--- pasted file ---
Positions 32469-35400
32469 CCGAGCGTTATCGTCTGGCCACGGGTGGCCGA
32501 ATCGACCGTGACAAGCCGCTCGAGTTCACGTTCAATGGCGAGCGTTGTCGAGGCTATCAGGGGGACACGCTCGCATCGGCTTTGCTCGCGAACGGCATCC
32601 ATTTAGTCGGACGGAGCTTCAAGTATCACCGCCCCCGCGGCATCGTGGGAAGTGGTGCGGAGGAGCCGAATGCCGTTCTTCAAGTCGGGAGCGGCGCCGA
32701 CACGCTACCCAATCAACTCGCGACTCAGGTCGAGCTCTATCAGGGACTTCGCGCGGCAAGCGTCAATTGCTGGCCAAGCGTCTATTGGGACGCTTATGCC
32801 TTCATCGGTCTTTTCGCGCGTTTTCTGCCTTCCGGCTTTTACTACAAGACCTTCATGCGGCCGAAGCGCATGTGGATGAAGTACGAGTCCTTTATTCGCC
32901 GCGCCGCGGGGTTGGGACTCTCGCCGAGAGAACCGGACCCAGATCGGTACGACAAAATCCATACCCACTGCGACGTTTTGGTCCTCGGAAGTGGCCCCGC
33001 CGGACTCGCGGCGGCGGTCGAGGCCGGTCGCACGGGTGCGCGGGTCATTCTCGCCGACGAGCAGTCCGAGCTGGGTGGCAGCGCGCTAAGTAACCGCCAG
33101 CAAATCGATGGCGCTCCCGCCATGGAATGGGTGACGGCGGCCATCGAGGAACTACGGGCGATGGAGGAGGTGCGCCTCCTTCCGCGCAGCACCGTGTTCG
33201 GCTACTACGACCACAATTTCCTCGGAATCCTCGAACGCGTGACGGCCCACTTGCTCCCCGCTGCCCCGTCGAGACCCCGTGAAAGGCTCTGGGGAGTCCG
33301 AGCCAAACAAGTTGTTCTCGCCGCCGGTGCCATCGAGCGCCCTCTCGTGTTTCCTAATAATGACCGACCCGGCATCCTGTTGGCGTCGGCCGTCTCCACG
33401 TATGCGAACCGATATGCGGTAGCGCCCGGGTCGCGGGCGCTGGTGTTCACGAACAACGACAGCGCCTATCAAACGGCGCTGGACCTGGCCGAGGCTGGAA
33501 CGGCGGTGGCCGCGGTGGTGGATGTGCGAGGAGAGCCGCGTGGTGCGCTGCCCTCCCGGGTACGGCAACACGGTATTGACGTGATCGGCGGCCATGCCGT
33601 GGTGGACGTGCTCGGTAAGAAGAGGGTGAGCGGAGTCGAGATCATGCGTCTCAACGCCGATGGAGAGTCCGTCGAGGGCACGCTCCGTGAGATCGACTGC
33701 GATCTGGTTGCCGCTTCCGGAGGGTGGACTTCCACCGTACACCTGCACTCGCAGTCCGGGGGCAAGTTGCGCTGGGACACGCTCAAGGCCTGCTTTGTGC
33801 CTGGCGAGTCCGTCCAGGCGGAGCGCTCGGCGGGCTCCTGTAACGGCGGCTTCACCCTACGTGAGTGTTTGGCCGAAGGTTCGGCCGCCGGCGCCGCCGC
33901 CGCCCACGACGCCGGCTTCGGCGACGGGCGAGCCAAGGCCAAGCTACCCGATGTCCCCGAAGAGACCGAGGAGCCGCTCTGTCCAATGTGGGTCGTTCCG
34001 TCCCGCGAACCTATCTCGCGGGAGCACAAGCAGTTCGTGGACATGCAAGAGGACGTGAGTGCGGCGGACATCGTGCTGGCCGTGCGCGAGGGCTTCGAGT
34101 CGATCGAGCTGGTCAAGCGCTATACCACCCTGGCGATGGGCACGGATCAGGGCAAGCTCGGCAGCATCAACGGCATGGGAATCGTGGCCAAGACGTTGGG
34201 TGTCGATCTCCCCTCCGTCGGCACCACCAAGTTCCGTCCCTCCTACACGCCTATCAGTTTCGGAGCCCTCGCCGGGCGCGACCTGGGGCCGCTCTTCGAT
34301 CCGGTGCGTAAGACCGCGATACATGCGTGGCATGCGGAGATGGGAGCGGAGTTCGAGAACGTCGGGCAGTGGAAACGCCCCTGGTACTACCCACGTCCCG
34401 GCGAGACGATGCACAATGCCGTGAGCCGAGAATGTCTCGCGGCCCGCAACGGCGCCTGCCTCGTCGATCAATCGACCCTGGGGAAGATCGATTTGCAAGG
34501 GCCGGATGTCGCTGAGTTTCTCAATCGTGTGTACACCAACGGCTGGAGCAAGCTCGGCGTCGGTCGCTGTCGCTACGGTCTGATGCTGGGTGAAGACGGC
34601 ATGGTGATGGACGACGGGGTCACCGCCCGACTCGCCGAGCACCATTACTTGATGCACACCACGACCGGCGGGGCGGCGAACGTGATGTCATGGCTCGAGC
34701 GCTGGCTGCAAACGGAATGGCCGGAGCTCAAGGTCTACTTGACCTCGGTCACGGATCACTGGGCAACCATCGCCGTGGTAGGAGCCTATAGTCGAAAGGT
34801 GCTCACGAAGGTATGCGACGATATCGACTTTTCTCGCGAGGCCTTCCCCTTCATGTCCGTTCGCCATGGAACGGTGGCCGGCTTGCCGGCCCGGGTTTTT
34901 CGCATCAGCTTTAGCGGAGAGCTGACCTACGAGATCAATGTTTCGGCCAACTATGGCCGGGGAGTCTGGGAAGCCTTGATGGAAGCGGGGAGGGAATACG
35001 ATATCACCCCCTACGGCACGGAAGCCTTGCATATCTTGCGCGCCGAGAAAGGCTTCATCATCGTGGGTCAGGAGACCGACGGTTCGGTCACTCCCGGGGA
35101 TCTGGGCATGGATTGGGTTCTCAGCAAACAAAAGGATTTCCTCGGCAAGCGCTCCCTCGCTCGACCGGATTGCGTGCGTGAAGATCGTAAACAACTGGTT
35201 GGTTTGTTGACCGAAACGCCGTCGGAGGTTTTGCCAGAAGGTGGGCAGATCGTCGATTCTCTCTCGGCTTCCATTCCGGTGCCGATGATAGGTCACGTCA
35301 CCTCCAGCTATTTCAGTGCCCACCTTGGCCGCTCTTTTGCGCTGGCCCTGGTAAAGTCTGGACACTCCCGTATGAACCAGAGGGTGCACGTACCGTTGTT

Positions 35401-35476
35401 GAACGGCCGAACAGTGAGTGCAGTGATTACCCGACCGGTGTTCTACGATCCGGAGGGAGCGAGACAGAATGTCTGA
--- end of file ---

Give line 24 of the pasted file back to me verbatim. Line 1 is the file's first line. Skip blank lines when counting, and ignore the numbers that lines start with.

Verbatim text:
34601 ATGGTGATGGACGACGGGGTCACCGCCCGACTCGCCGAGCACCATTACTTGATGCACACCACGACCGGCGGGGCGGCGAACGTGATGTCATGGCTCGAGC